2015 Inclusivity Award winners announced

April 10, 2015
2015 Inclusity Award trophies

The trophies for this year’s winning schools

A non-discriminatory faith ethos school has won first place in this year’s Accord Inclusivity Award. The Walthamstow Academy, a Christian school in North East London, won high praise from the judging panel for several aspects of it work, including:

  • having no regard for the religion or beliefs of pupils or pupil’s family in its oversubscription policy
  • choosing not to take into account the religion or beliefs of those seeking to work at the school, including for management and RE teaching posts
  • providing non-instructional RE that covers a range of world faiths and Humanism
  • providing Sex and Relationships Education and, in several parts of the curriculum, tackling issues of racial discrimination and promoting of LGBT equality
  • embracing an inclusive ethos, while simultaneously making big strides in terms of academic attainment

Chair of the judging panel, Rabbi Dr Jonathan Romain, said ‘Schools can make a profound impact towards cohesion and broadening horizons in their local community, and many neglect their contribution in this area. The Walthamstow Academy provides a model for other schools, and especially those with a religious character. It shows schools can maintain a religious ethos, while providing an open curriculum and refraining from any religiously discriminatory practices. The panel is delighted to award it first place.’

Head teacher at the school, Emma Skae, said ‘We don’t just tolerate different beliefs here, because that’s a passive response. We encourage our pupils to talk about and share aspects of their faith, and we’re very proud to welcome pupils of all faiths and none.’

In second place came Brinsworth Comprehensive School in Brinsworth, South Yorkshire. Aspects of its work that were commended by the judges included its seating policy, which ensures that students work with a different combination of peers in every learning situation; its monitoring of racist incidents and bullying, including through students surveys; the extent of its exploration of community cohesion in Religious Education, as well as its teaching of civic values and the basics of the legal system.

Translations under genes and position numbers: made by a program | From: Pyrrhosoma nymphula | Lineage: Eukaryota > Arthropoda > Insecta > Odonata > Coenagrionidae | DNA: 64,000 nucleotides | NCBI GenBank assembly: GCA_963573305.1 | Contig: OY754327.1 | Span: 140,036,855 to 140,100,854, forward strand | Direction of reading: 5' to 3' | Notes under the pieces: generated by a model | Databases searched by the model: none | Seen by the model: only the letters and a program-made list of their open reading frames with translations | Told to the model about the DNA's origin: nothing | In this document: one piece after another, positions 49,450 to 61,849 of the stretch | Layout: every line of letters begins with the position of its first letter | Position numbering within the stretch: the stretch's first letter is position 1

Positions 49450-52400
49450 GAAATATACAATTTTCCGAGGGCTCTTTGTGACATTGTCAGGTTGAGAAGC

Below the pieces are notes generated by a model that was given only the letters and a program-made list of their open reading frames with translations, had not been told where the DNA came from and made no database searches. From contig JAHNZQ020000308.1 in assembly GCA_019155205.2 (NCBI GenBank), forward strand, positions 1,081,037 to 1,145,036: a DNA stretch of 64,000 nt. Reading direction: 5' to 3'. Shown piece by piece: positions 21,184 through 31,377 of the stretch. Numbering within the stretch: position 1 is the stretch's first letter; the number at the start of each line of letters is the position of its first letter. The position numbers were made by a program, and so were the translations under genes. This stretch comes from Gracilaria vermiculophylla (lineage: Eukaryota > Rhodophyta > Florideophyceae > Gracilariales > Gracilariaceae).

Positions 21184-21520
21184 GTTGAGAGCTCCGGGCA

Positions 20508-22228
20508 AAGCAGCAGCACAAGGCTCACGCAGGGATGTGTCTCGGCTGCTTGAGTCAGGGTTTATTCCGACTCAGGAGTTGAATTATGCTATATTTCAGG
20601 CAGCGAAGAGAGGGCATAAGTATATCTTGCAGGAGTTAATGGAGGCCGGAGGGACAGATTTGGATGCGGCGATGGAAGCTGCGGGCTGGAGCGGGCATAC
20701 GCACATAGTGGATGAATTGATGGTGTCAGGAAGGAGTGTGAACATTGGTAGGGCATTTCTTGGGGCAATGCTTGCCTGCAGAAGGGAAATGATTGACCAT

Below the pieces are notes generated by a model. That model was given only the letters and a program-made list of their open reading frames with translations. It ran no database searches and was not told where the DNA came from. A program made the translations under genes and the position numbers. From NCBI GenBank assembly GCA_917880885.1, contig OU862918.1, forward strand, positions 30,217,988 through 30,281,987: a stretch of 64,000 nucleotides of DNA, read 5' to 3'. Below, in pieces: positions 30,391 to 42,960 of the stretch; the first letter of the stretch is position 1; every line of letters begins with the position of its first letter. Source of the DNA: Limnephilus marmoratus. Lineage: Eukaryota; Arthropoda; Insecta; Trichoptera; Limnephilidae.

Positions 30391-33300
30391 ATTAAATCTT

Rabbi Dr Jonathan Romain, said ‘Brinsworth School provides an example for others. With the age of criminal responsibility set at 10 years old in the UK, the judges were impressed by its teaching about the UK’s legal system, ensuring pupils were better aware of their responsibilities. Segregation within schools is also an underreported problem, so the judges were impressed that the school had identified these barriers and then innovatively sought to address them through its seating arrangements.’

Head teacher at the school, Mr Richard Fone, said ‘We are very proud of the fact that our school is a harmonious, cohesive community. This has been an important strand of our work for many years and we see the promotion of fundamental values of tolerance, respect and understanding as vital components of our preparation of young people to take their place in modern British society.’

In third place was Home Farm Primary School in Colchester. Aspects of its work that stood out included the breadth of beliefs covered in school assemblies; visits to different places of worship; building support amongst parents to build awareness of those from differing cultural and religious backgrounds, as well as reaching out to local parents who did not speak English as their first language, so that they felt happy and encouraged to send their child to the school.

Head teacher at the school, Mr Richard Potter, said ‘Our school works hard to raise awareness of all faiths and cultures. Our pupils are proud of the work that they are involved in that develops their understanding of their role as a global citizen; to understand the cultures and faiths of others as well as their grasp of fundamental British Values. We are proud to have been recognised for this award, with the credit given to the pupils and parents for engaging with our curriculum.’

Recognised by Ofsted as a project that schools could participate in so as to support their work in advancing equalities, the annual Inclusivity Award has been running since 2009. It rewards schools that that work hardest within their particular setting to promote inclusivity and the growth of mutual understanding, which particular regard to that on the grounds of religion and belief. Past winners have faced a wide array of differing challenges.

The judges for the 2015 Award were:

  • Dr Debbie Weekes-Bernard, Head of Research at the national race equality think tank The Runnymede Trust
  • Maria Exall, Chair of the Trade Union Congress LGBT committee and of the Cutting Edge Consortium, which campaigns for the elimination of homophobia and transphobia, including that which is faith based
  • Baroness Kishwer Falkner – her interests include foreign affairs and diversity and equality, and she is Chancellor of the University of Northampton
  • The Revd Iain McDonald, a United Reformed Church clergyman and activist
  • Rabbi Dr Jonathan Romain MBE – Minister at the Maidenhead Synagogue and Chair of the Accord Coalition

The Award is open to all schools in England and Wales and nominations for the 2016 Award will be accepted from the beginning of September. Please contact paul@accordcoalition.org.uk to be notified when nominations re-open.

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